During this international dispute,  politicians and diplomats have made several historical comparisons. But here is the latest one: in his parliamentary address on Tuesday, Putin argued that these critics were unwarranted, especially because of the role the West had played in the independence of Kosovo. But how good of a comparison is that? Here are a few elements to contribute to the debate.


Nature of intervention

In Kosovo, the intervention was led by NATO, under the leadership of the United States.

In Crimea, the versions have varied. Putin and his defense minister argue that the soldiers that have taken over the region’s military bases are not Russian (they’re wearing unmarked uniforms), but rather a local self-defense force manned by locals. Others believe these are Russian soldiers and nothing else.

Length of unrest

The controversy surrounding the status of Kosovo within Serbia arguably started in 1989, when Yugoslavian leader Slobodan Milosevic imposed restrictions on both the autonomy of the province and the liberties of ethnic Albanians living in Kosovo.

The conflict gradually escalated until the end of 1992, at which time Milosevic received  its first international warnings based on the ethnic cleansing reports that were coming in. NATO first bombed Bosnian Serbs in 1994, but did not truly intervene on Serbian territory until the beginning of 1999. War continued until the end of September that same year, and it took Kosovo 9 more years to declare independence against Serbia’s will.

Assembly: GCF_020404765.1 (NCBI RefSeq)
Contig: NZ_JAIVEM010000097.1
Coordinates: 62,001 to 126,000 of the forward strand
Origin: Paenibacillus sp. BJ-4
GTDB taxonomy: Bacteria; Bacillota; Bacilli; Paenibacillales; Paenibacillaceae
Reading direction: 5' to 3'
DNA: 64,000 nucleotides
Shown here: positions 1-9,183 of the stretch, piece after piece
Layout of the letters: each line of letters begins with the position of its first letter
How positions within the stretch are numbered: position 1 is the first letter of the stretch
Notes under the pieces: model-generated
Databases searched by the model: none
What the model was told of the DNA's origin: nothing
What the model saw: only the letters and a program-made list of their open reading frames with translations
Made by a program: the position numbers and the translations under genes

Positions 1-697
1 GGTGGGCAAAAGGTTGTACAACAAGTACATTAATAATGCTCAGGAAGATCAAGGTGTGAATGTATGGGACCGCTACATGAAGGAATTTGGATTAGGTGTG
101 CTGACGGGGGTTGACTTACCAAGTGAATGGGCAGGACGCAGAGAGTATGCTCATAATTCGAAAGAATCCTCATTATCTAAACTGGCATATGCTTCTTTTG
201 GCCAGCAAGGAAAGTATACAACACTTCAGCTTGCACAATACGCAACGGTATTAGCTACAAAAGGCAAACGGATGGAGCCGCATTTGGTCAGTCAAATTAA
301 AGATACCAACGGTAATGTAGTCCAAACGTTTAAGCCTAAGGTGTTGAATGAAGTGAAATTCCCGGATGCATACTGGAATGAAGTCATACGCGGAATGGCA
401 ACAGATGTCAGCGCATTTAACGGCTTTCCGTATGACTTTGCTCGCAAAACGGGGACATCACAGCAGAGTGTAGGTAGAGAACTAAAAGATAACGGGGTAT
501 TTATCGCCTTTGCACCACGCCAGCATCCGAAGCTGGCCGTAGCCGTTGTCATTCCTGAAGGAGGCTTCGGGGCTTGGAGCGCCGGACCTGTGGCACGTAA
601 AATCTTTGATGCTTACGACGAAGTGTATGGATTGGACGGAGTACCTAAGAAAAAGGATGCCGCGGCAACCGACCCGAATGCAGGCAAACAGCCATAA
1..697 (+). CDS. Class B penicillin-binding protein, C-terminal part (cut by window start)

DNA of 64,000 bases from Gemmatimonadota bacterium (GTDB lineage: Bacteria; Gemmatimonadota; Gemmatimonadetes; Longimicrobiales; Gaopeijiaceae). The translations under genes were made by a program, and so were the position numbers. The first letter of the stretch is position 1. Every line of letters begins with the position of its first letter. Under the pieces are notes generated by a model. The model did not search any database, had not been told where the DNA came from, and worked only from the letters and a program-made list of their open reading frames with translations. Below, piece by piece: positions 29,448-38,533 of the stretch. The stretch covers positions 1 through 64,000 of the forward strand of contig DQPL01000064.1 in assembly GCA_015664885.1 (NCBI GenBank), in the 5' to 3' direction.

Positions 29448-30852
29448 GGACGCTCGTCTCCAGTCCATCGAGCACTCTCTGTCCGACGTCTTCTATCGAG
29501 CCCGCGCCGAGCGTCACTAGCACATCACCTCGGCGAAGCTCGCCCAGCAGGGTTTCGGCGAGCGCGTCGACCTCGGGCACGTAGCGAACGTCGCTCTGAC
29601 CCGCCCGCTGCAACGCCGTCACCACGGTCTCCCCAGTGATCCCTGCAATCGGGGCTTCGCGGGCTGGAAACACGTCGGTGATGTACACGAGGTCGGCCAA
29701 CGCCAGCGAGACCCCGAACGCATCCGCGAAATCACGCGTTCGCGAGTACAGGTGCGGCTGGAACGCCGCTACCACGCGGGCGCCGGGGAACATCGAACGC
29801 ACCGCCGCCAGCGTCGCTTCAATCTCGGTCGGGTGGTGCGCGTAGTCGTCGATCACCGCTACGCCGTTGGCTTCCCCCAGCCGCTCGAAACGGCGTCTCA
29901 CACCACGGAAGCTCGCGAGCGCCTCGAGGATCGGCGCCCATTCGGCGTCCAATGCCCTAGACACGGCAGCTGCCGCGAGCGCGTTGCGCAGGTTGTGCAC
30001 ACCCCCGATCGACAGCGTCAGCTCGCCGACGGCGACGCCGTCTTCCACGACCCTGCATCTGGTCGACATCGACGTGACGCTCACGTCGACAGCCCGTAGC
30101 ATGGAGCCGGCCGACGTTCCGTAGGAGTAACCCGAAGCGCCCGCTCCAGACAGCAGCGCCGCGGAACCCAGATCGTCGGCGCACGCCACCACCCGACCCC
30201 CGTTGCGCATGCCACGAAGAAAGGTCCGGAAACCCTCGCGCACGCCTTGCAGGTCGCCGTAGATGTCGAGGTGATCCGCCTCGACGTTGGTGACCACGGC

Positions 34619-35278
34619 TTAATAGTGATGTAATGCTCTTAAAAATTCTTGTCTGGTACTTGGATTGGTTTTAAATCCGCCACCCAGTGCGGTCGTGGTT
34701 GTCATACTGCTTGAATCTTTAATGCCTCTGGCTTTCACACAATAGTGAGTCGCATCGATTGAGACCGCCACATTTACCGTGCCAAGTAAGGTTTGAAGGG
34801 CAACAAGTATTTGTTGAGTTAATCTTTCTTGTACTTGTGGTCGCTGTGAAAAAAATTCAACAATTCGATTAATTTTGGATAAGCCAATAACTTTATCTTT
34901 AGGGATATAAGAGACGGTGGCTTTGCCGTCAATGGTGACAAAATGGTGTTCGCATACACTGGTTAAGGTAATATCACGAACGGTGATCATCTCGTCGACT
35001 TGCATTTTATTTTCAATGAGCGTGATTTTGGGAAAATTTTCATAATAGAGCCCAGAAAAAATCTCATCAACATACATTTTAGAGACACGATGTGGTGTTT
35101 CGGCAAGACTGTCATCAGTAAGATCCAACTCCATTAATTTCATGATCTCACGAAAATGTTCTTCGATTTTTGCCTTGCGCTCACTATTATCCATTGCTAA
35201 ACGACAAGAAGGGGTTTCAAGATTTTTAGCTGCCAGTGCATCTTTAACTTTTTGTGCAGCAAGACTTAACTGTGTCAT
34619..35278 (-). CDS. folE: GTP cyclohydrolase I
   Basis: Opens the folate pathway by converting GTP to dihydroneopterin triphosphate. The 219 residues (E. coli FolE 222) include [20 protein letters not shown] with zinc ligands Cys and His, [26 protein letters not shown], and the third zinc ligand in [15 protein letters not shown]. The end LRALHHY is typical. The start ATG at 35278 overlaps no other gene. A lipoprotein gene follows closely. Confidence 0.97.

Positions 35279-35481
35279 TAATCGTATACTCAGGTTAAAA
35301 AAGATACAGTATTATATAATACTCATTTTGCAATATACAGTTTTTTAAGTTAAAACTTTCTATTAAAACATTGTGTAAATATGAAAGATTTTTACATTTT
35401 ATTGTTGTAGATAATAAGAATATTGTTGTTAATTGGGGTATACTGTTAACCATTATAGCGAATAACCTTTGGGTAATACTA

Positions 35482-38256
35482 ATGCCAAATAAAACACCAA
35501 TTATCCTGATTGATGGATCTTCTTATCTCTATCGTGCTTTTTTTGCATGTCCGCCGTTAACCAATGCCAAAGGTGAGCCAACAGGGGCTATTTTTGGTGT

What about Crimea? On February 21, 2014, Ukrainian President Yanukovych signed a deal with opposition leaders to put a stop to street violence, before fleeing the country the very next day. It is at this point the elected Parliament voted him out of power and set up an interim government with elections set up for May 25th. The Crimean referendum took place a record 23 days later on March 16th.

Human rights violation 

A total of 161 people were indicted by the International Criminal Tribunal for the former Yugoslavia (ICTY) for war crimes in that area. Estimates evaluate that over 700,000 Kosovars were displaced due to this conflict, and that between March & September 1999 over 10,000 people died. There are no certainties as to the number of deaths caused by ethnic cleansing.

In Crimea, the main consequence of the change of government was the suppression of Russian as a national language. There was no reported human rights violation in Crimea prior to the intervention of unidentified soldiers across the region. On the contrary, Human Rights Watch (HRW) reported on March 14th that these ‘self-defense forces’ harassed, attacked and abducted journalists and activists present in the region.

“Crimean authorities are allowing illegal and unidentified armed units to run the show in the peninsula, and to commit crimes that go uninvestigated and unpunished, as if there is a legal vacuum. Far from it. The local authorities have clear legal obligations to provide protection and security to those in their jurisdiction.” Rachel Denber, HRW deputy Europe and Central Asia director